Barbara (Basia) Skudrzyk reported to the Satellite Camp at Greenville Federal Correctional Institution on June 3, 2019 to serve a thirty-three month sentence. She has been a member of our White Collar Support Group for about nine months, and will be writing letters regularly for publication on prisonist.org.
Thank you for staying in touch and being a tremendous guide during this life-altering experience. It’s day nine here at Greenville, and I would not be as strong and prepared if it weren’t for our team who have gone through the system or just started the process.
Having a space that is safe and not being judged is essential to accept what is part of this “captive” experience. I’m sure each Camp/FCI has its own culture and set of rules, but I believe there is one underlying current that can help anyone to get through this journey. This IS a journey, and NOT a destination. Through Progressive Prison Ministries we create an environment, a trust walk, that gives you the integral skillsets to manage a system that doesn’t have readily identifiable rules and guidelines.. In order to get through this journey you have to MOVE and think FORWARD.
My best advice in these nine days is to develop a schedule that develops you into who you want to be. In my case, I am awaiting orientation which will be in 3 – 4 weeks. Programming is very limited so the best you can do is request to be wait-listed on whatever you can join. I wake up at 5:30 am, eat breakfast at 6 am, walk the track for 3 miles and then read until lunch. After lunch I go to the education center and volunteer. Yesterday I was able to help a young woman write her first resume. She’s scheduled to leave in two weeks. It was a great exercise and confidence booster knowing she now has some preparation as she has to get a job within fourteen days of leaving.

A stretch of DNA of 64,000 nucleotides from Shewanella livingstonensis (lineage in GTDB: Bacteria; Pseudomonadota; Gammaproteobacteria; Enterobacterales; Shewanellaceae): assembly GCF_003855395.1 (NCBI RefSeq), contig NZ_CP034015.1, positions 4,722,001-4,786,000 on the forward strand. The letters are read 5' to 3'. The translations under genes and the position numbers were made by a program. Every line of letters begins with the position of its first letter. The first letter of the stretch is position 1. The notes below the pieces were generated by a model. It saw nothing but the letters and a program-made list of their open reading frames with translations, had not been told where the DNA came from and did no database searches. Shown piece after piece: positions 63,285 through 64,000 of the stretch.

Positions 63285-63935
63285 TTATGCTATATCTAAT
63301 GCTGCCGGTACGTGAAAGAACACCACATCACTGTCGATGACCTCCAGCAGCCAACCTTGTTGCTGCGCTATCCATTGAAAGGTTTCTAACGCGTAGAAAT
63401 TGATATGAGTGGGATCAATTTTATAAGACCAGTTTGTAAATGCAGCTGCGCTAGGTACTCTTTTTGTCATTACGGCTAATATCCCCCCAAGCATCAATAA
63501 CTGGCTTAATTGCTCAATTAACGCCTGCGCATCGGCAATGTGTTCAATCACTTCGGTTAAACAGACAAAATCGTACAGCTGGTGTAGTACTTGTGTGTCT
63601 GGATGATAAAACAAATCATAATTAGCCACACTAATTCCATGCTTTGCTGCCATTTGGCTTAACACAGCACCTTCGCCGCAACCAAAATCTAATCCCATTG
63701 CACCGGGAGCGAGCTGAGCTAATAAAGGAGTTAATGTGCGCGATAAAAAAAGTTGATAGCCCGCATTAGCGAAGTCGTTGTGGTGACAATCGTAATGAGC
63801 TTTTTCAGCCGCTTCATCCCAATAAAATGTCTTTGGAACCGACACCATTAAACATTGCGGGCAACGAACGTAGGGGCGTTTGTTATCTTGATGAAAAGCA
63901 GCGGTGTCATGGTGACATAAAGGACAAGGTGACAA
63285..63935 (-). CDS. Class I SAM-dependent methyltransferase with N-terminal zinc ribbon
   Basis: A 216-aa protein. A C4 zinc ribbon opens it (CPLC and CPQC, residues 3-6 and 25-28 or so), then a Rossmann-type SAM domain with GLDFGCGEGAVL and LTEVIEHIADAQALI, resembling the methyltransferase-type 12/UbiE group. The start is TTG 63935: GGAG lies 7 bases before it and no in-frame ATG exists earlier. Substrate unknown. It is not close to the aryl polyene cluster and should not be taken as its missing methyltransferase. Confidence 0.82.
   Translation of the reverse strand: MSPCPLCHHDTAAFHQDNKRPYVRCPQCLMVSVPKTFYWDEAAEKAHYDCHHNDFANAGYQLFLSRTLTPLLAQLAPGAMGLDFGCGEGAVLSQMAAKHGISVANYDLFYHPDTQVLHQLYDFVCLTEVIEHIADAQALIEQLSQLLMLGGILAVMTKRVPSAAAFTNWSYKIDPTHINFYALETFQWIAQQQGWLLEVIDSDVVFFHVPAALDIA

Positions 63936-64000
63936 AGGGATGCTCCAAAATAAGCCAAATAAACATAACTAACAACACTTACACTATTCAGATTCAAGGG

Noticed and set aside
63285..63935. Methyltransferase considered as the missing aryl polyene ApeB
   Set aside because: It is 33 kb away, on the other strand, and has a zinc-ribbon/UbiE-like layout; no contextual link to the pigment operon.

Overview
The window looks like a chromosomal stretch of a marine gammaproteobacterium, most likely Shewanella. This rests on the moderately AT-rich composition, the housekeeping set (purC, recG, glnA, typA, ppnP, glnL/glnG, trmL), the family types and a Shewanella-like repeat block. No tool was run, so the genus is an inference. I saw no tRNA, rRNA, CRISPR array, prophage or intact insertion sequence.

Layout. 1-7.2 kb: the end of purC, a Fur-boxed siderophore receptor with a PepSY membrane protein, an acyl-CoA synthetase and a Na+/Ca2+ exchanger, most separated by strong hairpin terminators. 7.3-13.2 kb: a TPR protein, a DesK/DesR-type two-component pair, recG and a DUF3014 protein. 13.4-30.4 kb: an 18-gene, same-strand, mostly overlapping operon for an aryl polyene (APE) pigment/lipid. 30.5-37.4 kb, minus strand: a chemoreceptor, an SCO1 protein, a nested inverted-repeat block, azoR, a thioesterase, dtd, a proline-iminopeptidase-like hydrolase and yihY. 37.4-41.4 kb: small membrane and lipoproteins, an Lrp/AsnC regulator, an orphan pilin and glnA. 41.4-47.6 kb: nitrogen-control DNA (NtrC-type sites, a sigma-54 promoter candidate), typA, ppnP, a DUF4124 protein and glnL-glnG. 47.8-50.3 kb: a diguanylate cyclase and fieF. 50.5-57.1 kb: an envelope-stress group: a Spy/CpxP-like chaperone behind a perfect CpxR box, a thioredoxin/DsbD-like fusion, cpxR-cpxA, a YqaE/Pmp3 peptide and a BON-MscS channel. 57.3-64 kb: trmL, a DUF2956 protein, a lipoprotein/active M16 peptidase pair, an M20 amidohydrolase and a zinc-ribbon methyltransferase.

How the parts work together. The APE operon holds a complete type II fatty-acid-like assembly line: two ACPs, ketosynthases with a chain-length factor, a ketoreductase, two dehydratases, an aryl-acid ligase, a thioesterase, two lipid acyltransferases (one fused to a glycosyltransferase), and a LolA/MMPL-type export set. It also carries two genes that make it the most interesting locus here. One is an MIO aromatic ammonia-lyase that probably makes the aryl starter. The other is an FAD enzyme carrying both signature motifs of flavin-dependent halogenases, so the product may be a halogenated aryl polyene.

I’ve sat in on the PAWS program to learn more about the process and some of the GED classes. If there’s an opportunity to volunteer while you’re waiting to be considered for a job – do it! Stay active. While sitting writing this letter in the library I observed a woman crocheting. She’s been in the system 8.5 years. I asked if she would be interested in teaching me how to crochet, so now I have another project to fill up my time.
As we’ve all been advised, lay low, be humble and do not gossip. There’s plenty of opportunity to engage, but don’t do it! If you open up your mouth like I’ve seen many women do, it’s equivalent to throwing food in a koi pond – the fish are on top of one another waiting for the bait. Don’t be the bait!
There’s a PA system with announcements on the hour. I’m trying to decipher what it all means. Depending on where you are and who the announcer is, you can get a lot of “WHA WHA WHA WHA WHA!”
Some advice that I would share with someone preparing is continue to keep an open mind, don’t pass judgment – when you’re frustrated run or walk it out. Don’t vent to anyone, just write it all out or lean on your group. Navigating a system of unknowns only gives you strength and resilience for the next day. Don’t fight the system and be okay with hearing “I don’t know” from many people around you.
Make sure you have your contact list of friends and family. You can have up to 100 contacts – 30 of these you can only email. Make sure you mail a contact list to yourself the day before you report, with full addresses, phone numbers and email addresses.
Stay positive and take this time to read what you never had time to read. I’ve read 3 books in one week! You have a $90 budget for commissary, so plan the night before on your essential needs. You can plan on two different outcomes depending which route you take: Route 1: you can put on the pounds by purchasing extra snacks and sweets, or Route 2: focus on essentials only and budget your money on communication and development. Develop a plan to workout and lose those pounds that have developed through all the years.
Just as in any environment, culture eats strategy for breakfast. Don’t try to be a super hero or someone who thinks they can change the system. This doesn’t mean giving up. Create a culture within yourself to make yourself stronger, wiser and practical.
“Walk cheerfully and with a sincere and open heart as you can, and when you cannot always maintain this holy joy, at least do not lose heart or your trust in God” – Padre Pio
Love & Blessings,
Basia (or “Webster,” my new camp nickname!)